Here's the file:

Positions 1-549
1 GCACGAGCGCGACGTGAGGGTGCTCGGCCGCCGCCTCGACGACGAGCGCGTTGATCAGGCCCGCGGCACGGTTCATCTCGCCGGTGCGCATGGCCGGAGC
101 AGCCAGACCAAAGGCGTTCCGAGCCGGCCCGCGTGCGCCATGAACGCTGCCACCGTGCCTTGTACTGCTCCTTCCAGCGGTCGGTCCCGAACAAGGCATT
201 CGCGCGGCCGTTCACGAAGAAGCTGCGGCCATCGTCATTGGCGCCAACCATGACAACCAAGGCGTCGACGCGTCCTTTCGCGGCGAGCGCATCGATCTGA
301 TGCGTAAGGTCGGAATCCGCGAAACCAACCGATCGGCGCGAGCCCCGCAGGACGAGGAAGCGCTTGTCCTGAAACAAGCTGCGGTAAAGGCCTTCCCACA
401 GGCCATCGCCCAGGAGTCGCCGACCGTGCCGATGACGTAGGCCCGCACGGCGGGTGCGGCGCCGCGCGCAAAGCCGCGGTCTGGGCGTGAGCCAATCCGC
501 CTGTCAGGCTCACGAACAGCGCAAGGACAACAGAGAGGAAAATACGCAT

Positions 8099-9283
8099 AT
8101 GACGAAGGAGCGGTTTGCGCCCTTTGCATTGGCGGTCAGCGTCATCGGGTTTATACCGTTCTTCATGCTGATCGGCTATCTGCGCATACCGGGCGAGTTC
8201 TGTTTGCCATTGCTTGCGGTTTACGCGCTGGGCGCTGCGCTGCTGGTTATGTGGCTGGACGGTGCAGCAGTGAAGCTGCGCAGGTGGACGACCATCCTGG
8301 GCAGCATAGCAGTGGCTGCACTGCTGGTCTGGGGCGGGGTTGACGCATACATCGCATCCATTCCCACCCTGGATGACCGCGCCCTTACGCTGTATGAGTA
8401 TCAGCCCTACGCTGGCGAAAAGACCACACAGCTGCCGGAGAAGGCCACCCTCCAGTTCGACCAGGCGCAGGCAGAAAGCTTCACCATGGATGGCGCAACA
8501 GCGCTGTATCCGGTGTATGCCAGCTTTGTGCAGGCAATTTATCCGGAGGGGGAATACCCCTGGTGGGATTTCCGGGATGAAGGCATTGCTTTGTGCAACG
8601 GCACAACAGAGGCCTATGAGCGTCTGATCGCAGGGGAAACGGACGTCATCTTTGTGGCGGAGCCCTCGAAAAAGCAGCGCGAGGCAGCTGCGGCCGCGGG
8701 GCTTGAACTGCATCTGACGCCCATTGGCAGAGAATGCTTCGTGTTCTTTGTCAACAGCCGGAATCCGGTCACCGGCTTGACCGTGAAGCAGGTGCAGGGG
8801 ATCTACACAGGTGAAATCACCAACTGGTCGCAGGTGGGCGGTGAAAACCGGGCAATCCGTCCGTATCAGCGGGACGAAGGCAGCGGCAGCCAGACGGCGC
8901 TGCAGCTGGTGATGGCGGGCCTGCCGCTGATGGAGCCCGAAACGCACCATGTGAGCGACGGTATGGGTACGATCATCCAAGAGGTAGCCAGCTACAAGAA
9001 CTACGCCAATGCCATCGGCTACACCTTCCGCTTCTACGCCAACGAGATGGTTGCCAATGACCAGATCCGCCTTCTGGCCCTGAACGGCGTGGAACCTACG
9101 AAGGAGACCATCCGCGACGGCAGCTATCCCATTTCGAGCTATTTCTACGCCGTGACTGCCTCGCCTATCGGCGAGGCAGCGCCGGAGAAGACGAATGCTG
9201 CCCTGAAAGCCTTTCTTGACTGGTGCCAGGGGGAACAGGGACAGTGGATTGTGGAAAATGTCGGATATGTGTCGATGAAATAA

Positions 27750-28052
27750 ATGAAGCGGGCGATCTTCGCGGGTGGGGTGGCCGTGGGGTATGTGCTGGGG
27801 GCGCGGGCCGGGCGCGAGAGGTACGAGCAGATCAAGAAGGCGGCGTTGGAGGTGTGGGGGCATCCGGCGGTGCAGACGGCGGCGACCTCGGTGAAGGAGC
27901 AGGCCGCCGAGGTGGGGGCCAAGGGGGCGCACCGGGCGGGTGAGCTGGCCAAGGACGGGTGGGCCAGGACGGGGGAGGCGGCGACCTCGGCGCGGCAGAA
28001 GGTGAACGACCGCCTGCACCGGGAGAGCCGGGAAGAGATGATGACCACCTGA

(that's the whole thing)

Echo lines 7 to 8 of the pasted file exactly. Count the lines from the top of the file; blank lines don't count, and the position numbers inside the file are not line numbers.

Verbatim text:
501 CTGTCAGGCTCACGAACAGCGCAAGGACAACAGAGAGGAAAATACGCAT

Positions 8099-9283